Frans: “I’ve been aware of being attracted to men from the age of three on. Your sexual layout has such a massive impact on how you look into the world. For me guys with beards have always been a turn on, it is reflected in my work. I have a vivid memory of this guy that passed me on the street when I was six years old. The way his beard was, his buzzcut hair, the earring he wore.”

Is it a sexually charged memory?

“Oh yes. People sometimes tell me how they discover their sexuality at the age of fifteen or eighteen or even beyond. That is hard for me to imagine. One of my oldest memories is seeing a guy naked in the locker room section of a swimming pool that I visited with my parents. I had never seen pubic hair before. I fantasized about combing it.” Laughs: “Hell, I had no clue what it was for.”

Mystic Mary, 45cm, ceramic, 2021
Good Shepherd, 46 x 31 x 26cm, ceramic, 2019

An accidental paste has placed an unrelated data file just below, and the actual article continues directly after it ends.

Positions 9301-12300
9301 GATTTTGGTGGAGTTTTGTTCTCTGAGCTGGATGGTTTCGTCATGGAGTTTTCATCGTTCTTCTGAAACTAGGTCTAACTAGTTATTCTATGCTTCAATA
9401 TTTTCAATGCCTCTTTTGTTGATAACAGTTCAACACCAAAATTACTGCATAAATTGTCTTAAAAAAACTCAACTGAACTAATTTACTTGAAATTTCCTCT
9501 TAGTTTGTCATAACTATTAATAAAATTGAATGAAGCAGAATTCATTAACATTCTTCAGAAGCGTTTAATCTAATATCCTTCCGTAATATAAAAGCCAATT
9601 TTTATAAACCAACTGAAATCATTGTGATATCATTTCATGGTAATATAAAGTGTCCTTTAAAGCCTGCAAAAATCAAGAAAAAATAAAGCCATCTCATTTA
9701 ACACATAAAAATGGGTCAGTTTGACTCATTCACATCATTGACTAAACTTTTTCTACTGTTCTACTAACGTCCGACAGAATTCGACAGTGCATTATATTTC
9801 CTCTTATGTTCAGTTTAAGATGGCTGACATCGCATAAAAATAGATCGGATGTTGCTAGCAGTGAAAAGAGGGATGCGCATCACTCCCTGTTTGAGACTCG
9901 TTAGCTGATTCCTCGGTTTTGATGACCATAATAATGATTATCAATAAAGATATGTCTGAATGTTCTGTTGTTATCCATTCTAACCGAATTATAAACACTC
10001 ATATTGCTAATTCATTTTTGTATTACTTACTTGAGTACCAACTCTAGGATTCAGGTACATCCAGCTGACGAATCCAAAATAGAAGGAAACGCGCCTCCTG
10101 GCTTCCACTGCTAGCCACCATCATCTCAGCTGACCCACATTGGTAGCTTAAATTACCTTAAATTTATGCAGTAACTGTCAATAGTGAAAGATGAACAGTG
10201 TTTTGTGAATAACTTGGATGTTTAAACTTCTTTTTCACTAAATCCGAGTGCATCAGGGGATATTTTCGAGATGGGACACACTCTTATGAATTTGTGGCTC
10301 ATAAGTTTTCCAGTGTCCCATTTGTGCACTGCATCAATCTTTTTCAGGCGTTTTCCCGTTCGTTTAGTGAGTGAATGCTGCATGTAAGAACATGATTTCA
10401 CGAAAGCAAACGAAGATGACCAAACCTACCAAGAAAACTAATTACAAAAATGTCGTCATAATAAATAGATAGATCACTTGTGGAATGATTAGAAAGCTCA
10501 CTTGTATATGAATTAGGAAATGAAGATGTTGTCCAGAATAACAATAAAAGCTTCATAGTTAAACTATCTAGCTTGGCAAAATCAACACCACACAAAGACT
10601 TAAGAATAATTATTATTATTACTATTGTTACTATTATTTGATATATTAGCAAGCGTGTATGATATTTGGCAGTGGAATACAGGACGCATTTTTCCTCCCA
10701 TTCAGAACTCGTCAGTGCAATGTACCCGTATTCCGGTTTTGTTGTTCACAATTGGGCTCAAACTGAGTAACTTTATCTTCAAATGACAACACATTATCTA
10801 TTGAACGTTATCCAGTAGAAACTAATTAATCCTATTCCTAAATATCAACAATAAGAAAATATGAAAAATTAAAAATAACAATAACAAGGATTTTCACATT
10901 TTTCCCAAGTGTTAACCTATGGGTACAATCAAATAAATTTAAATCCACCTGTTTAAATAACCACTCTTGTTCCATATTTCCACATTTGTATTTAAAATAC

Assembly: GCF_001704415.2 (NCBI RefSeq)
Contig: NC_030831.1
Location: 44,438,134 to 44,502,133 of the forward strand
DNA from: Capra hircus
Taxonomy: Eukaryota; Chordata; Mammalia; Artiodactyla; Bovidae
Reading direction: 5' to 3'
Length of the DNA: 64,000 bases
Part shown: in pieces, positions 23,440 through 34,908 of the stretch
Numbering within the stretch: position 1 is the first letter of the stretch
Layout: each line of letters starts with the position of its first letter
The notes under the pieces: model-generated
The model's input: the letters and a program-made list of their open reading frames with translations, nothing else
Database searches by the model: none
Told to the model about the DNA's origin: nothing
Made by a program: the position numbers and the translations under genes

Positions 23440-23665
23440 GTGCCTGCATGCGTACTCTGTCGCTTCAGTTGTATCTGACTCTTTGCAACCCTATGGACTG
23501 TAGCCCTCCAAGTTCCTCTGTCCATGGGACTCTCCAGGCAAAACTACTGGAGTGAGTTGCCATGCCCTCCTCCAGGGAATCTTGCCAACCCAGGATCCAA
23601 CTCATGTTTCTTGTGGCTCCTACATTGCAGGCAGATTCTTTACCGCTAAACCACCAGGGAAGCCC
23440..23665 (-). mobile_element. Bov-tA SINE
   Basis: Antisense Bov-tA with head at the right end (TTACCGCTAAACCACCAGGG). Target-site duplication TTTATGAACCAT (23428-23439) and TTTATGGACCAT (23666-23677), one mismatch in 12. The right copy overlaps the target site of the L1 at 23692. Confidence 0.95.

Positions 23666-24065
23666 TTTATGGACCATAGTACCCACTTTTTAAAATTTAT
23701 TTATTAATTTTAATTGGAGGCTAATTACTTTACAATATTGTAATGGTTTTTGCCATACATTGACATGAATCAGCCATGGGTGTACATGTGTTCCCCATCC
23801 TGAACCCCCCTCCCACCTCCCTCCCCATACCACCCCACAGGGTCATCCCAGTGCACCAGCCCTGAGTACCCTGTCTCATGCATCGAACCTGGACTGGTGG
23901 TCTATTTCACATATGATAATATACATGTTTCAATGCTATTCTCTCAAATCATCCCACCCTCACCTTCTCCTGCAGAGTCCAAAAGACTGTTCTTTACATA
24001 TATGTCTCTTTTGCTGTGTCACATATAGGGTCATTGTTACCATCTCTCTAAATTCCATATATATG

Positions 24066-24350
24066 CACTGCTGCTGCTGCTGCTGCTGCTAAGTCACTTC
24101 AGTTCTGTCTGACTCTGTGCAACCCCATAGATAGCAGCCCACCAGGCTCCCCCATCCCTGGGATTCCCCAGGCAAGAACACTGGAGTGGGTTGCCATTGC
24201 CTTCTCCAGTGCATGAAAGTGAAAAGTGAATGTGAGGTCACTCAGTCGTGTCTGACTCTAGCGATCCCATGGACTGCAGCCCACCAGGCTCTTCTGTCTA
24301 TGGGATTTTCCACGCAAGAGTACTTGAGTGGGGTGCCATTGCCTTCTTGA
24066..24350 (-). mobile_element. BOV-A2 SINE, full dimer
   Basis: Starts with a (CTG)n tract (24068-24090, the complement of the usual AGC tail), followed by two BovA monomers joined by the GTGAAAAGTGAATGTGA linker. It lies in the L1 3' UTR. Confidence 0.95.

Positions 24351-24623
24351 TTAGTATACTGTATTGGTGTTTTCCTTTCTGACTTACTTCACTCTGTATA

Shanghai Beau, 36 x 32 x 20cm, ceramic/gold glaze/oil paint, 2019
Man bun with pearls, 28cm, ceramic, 2021

Being aware of his attraction to men so early on also meant having to hide it for a considerable time, Frans tells. “It’s a secret that I carried around for some twelve to fifteen years. Whenever homosexuality is mentioned or hinted at I was aware: this is about me, and I would dive away. You live an asexual life until you are ready to come out. I think it damages people.”

How did it damage you?

He pauses to think. Then: “I suppose the notion that you have to hide parts of who you are in order to be liked by other people is a mechanism that you carry on into your life without even being aware of it. Some people feel so free to be who they are. Plenty queer people too. But for me, I think I’ve missed out on that ability as a result of hiding who I was.”

Frans lives in Amsterdam with not one but two partners, the third guy entering his love relationship with Rienus of over more than twenty years. Frans: “That too happened about five years ago. It was a challenge at first but we’ve found our way. It helps to not be too jealous. Polyamory is becoming more accepted but it has its particular challenges, society definitely isn’t adapted to it. When you book a hotel room for three persons, people get really confused.”